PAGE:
Cheryl-Jane (CJ as she is known) is a seasoned business leader with 24 years of experience, 14 of which have been in senior and executive leadership roles as a Partner at EY and subsequently as the Group Chief Financial Officer and interim Chief Executive Officer of 2 JSE listed entities. Her core expertise relates to strategy development and implementation, M&A, financial leadership and operations management as well as stakeholder management. She is passionate about being an active corporate citizen who makes an impact to the society and organisation around her, and developing strong, diverse teams.
In her time at EY CJ launched the EY Entrepreneurial Winning Women program, targeted at leveraging EY’s capabilities to help grow female headed / founded businesses. She was also instrumental in the establishment of a leadership development program specifically targeted at increasing the effectiveness and pipeline of female partners in EY through the enhancement of the leadership and business skills of the female Senior Managers and Associate Directors in Assurance.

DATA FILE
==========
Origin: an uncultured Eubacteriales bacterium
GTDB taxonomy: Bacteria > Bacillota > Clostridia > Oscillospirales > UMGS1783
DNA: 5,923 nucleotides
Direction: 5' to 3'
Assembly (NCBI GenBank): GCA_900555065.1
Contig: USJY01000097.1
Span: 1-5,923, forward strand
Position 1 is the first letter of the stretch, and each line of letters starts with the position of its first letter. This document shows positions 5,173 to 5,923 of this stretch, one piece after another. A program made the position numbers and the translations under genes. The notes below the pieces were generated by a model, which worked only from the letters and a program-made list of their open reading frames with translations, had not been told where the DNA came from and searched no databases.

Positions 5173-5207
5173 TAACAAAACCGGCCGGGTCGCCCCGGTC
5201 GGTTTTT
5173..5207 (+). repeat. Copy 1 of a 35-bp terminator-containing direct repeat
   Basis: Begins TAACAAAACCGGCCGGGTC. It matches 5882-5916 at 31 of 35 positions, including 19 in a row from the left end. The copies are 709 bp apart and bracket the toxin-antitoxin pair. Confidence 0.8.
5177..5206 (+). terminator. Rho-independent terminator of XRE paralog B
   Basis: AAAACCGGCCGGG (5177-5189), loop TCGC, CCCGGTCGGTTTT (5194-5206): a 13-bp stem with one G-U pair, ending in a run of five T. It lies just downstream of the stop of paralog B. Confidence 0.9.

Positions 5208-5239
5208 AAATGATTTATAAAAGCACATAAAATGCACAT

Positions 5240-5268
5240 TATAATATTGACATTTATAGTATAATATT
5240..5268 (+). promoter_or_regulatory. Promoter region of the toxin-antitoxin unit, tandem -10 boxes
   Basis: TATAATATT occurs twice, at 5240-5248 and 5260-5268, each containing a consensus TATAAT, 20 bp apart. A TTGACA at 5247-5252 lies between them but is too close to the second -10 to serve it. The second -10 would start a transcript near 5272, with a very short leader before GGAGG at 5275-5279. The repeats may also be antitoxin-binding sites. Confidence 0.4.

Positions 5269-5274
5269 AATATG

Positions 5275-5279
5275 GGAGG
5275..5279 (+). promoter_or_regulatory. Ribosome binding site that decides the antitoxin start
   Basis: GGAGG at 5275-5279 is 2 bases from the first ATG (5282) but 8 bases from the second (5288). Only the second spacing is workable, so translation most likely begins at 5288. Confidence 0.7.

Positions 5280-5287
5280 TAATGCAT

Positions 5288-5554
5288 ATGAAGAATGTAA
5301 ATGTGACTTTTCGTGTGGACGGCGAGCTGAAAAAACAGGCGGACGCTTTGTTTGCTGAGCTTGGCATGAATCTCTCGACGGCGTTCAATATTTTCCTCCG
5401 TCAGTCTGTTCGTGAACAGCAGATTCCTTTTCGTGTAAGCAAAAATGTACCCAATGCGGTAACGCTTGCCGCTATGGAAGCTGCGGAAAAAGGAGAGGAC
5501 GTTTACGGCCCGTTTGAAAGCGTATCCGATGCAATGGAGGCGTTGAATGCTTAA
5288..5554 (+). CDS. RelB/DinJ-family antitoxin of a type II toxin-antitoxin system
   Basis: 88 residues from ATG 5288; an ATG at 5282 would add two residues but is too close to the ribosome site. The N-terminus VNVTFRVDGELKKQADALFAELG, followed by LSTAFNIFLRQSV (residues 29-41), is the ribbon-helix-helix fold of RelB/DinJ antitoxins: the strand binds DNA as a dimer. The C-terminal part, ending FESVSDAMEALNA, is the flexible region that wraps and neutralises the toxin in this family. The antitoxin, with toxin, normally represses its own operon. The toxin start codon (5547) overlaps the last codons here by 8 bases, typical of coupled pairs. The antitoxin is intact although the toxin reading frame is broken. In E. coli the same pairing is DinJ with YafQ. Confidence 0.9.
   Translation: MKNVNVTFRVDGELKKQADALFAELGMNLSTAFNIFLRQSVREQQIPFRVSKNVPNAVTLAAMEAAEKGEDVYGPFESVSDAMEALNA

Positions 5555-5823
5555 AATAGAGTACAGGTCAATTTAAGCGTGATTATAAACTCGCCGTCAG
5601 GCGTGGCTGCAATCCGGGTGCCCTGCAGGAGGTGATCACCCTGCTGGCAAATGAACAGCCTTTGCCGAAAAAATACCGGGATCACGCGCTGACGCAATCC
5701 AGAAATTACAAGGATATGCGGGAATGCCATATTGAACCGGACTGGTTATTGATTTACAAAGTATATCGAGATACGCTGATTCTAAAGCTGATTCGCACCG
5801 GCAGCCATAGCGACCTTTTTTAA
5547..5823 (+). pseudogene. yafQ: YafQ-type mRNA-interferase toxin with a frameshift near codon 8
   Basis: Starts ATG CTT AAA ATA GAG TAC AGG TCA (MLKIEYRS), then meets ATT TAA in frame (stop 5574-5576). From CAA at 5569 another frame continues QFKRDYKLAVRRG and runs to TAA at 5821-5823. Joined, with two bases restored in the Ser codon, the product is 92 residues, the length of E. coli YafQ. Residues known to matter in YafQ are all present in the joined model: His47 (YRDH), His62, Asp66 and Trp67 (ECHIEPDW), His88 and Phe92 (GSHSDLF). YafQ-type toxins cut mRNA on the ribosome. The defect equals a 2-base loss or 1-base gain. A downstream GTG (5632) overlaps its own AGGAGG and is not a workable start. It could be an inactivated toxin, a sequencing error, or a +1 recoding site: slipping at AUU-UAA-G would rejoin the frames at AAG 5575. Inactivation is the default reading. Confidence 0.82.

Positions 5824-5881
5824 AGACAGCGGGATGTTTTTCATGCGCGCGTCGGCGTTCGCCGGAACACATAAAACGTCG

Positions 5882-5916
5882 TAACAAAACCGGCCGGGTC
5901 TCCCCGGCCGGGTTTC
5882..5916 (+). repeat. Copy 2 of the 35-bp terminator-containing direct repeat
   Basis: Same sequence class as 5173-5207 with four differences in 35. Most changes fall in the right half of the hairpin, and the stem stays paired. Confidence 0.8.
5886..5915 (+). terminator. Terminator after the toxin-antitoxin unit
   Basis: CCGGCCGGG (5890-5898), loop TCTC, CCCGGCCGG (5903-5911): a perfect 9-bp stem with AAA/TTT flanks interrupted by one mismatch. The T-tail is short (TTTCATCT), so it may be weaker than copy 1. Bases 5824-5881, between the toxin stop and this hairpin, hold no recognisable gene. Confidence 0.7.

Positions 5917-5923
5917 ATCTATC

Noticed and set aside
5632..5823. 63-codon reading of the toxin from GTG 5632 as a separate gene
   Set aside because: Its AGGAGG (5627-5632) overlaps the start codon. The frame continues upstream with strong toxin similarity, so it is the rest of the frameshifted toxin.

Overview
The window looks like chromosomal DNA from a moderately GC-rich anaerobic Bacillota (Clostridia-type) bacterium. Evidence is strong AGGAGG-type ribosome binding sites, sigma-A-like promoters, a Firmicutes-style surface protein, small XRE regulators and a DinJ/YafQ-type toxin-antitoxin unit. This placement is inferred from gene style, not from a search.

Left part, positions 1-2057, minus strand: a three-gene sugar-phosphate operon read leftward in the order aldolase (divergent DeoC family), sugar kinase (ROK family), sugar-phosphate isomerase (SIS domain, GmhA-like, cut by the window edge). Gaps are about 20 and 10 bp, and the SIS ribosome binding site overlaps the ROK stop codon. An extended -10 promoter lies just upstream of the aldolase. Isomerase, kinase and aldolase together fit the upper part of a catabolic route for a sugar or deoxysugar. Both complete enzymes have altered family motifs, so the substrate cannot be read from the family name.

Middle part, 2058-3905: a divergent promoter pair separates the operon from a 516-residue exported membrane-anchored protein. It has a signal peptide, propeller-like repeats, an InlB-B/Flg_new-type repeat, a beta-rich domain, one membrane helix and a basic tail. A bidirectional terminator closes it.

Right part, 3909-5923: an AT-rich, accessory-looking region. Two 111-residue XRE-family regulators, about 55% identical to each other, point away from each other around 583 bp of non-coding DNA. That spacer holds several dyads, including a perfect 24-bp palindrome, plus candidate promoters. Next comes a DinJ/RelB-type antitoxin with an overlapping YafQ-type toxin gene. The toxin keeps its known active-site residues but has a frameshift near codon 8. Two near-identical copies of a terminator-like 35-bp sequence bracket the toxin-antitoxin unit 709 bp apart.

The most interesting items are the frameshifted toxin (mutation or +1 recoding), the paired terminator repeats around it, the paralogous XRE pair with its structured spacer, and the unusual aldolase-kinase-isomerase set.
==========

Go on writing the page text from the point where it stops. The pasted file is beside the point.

CJ completed her Executive MBA with UCT in 2017 and graduated with distinction. Her thesis explored the reasons for the low number of women who transition from senior management to executive leadership roles in South Africa’s largest corporates. The paper explored the following research questions:
1. What role do societal constructs play in the phenomenon?
2. What is the “felt-experience” of women in executive leadership roles?
Her focus is now on sharing her findings with the men and women who have the influence and authority to make decisions regarding appointment of executives.
CJ attributes her success to an amazing network of support, from her friends and family, and in particular to her late mother who taught her that impossible is nothing. CJ’s two beautiful daughters, Ndanatswa and Yananai, aged 8 and 6, are the light of her life and the reason she spends more money in children’s stores than on herself. Her prayer for them is that they grow up to know that they can be anything they set their mind and effort to be; and that they must not let themselves be constrained by the labels that society puts on them or restrict their potential by the shackles they may put on their own minds.